The Backside of Mt. Lemmon
Mt. Lemmon has been a favorite place for people to temporarily escape the summer heat of Tucson for at least a hundred years. The highest peak in the Santa Catalina Mountains, it is about 9000 feet high, and is now less than an hour's drive from Tucson. This is by way of the Hitchcock Highway, an engineering feat that takes you up the "front" of the Catalinas (the side towards the Tucson valley), which was built by the Army Corps of Engineers in the 1930's.
When my parents met, courted and were first married in Tucson (the late twenties to early thirties), the way to Mt. Lemmon was longer. You drove north out of Tucson to Oracle Junction, and then took a narrow, winding dirt trail up from there. The grades are easier on the north side of the Catalinas, but still steep and rugged. The road is only wide enough for one car, mostly ten to fifteen feet wide, with many curves, switchbacks, little washes to cross, and possessed of no modern "necessities" such as guard rails.
In those days, it was a controlled road. Until a certain time (perhaps 2 p.m.), you could travel up the road. After 2 p.m. no one could go up the road, and after allowing time for the last auto to reach the top, people started going down. My folks never mentioned meeting someone going up during the "down" hours, but they did have another harrowing experience.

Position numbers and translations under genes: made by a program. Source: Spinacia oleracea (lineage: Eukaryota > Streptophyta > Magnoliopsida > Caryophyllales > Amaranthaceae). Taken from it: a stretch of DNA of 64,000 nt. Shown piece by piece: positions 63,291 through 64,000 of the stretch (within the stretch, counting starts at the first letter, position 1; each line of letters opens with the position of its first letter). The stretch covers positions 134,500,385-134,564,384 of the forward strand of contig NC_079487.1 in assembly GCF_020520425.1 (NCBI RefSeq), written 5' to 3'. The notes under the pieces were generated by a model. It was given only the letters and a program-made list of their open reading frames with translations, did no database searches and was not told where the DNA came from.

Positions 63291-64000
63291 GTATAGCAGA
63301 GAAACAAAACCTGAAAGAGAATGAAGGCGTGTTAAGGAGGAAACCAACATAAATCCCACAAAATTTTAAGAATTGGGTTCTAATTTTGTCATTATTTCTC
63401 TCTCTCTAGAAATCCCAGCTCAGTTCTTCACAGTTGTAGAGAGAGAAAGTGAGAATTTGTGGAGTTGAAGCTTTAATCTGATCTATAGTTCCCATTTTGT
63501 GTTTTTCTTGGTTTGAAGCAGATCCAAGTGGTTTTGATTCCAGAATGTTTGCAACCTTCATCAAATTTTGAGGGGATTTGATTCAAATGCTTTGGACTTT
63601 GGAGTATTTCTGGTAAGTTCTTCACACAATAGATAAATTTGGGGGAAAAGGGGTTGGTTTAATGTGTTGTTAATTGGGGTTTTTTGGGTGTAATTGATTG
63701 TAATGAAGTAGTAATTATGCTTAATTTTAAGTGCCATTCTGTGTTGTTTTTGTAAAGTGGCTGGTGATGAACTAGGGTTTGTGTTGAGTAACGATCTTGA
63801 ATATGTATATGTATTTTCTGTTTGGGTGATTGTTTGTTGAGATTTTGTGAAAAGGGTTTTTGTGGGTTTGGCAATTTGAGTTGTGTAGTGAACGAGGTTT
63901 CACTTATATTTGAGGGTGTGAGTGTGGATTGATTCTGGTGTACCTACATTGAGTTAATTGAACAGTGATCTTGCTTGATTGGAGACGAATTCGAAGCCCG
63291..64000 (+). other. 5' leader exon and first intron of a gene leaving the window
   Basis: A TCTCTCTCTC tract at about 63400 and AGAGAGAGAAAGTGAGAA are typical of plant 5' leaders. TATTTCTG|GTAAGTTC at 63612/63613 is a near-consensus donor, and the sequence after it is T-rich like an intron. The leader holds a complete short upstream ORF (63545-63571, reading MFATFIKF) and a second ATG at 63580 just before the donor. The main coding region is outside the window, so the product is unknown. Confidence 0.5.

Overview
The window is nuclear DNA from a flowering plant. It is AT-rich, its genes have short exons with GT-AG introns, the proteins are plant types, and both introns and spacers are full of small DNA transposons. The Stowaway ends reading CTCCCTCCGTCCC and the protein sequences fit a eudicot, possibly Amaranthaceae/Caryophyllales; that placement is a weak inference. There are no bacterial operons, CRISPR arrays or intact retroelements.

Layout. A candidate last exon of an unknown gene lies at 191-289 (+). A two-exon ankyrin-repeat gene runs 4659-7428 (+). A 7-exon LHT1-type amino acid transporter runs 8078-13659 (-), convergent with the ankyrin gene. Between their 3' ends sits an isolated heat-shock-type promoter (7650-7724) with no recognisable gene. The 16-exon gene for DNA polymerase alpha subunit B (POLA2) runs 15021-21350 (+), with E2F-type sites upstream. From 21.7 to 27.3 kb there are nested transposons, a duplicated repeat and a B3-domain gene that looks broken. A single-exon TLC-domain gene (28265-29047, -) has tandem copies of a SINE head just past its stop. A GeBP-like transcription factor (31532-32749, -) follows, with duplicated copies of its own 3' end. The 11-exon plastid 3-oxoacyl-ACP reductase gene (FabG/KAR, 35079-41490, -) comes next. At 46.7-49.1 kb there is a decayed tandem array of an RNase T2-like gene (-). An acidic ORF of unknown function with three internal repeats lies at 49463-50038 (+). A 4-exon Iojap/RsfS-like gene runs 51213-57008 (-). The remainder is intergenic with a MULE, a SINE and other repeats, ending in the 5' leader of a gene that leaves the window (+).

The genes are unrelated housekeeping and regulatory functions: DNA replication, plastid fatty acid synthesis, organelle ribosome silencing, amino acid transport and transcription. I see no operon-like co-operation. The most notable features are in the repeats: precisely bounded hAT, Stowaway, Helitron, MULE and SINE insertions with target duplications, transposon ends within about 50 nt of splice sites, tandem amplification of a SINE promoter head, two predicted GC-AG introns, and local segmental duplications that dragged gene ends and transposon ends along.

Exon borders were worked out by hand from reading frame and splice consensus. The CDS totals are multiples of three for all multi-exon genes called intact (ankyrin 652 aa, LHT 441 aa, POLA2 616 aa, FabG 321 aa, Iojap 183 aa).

They were driving an old car (I don't even know what kind or year, but most likely a Ford made in the early twenties). Part way down, the brakes failed, and my Dad had to make all those curves and switchbacks using only gearing! Luckily, they made it down all right, but I'm sure they triple-checked the brakes before they went on another picnic to Mt. Lemmon!
Today, this road is still a narrow, dirt path, neither controlled nor maintained. People with four-wheel drive and similar vehicles adventure up and down this road, if they know where to find it. The Forest Service warns them off when there is snow. The last time we came down the backside of Mt. Lemmon, we had trouble negotiating a washed-out section piled with two-foot boulders without damaging our Volkswagen Vanagon. Now we leave it to the four-wheelers.